Grace loved kids. She really did. They were funny and sweet, and loud and annoying. They asked the most interesting, offbeat questions. And she normally looked forward to doing their prophies (cleanings) since their tiny mouths had less square footage than most adults’. But sometimes the little people tended to tell her too many intimate details about their parents she’d rather not know. Ever. And they all seemed intensely hyper today. The hooligans who weren’t bouncing like pogo sticks were playing trampoline on the waiting room chairs. Had their parents given them all ultra doses of Mountain Dew before their appointments? That would be wrong on so many levels. She’d had enough of the little guys for today. It was usually a nice reprieve from a day full of adults, but enough was enough. They had worn her down to a frazzled nubbin. Where was that cardigan sweater?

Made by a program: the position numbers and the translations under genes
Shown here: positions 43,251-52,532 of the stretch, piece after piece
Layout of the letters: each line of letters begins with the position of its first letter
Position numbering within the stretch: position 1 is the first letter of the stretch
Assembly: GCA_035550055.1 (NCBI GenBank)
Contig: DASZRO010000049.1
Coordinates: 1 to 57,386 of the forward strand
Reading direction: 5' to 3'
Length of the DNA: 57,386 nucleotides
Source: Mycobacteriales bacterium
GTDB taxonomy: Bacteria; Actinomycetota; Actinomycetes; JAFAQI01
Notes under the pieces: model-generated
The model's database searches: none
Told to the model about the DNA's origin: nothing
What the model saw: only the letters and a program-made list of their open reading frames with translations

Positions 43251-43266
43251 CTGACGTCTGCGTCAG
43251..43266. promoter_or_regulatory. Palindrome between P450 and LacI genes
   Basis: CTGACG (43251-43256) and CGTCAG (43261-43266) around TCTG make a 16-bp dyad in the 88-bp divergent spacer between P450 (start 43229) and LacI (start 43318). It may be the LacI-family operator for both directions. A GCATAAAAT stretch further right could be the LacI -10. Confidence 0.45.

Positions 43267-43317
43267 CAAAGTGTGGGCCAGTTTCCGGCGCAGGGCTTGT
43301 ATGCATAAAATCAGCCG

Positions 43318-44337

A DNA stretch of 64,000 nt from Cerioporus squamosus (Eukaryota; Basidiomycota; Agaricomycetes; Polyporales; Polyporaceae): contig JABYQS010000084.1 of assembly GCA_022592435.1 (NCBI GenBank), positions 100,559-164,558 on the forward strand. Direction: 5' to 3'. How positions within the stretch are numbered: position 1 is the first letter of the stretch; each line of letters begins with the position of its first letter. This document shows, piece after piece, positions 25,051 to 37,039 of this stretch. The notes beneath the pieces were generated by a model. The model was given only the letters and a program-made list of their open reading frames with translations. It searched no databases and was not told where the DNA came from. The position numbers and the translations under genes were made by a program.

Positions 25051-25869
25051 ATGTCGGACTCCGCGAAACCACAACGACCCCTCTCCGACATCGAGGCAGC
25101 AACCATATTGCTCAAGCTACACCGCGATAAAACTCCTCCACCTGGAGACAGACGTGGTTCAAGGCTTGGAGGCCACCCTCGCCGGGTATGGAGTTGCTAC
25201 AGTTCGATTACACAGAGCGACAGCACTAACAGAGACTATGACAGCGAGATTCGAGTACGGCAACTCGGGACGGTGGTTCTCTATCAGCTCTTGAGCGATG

Since she’d arrived at the dental office at 8:30 a.m., she’d done twelve patient prophies, taken seven sets of tiny x-rays (that’s when the unfortunate biting incidents took place), given ten grape-flavored fluoride treatments, and instructed (or tried to) all of the little darlings how to remove the ick from their teeth with a toothbrush. She also dutifully handed out what seemed like 5,092 stickers. Whether the kids behaved like lambs or hyenas, they all got stickers. Unfortunately, she noticed several of the sticky handouts found their way to the recently painted waiting room wall. In between all of the patients, she cleaned her patient chair areas and helped with getting her instruments ready to be cleaned and sterilized. All in her spare time. She was pooped.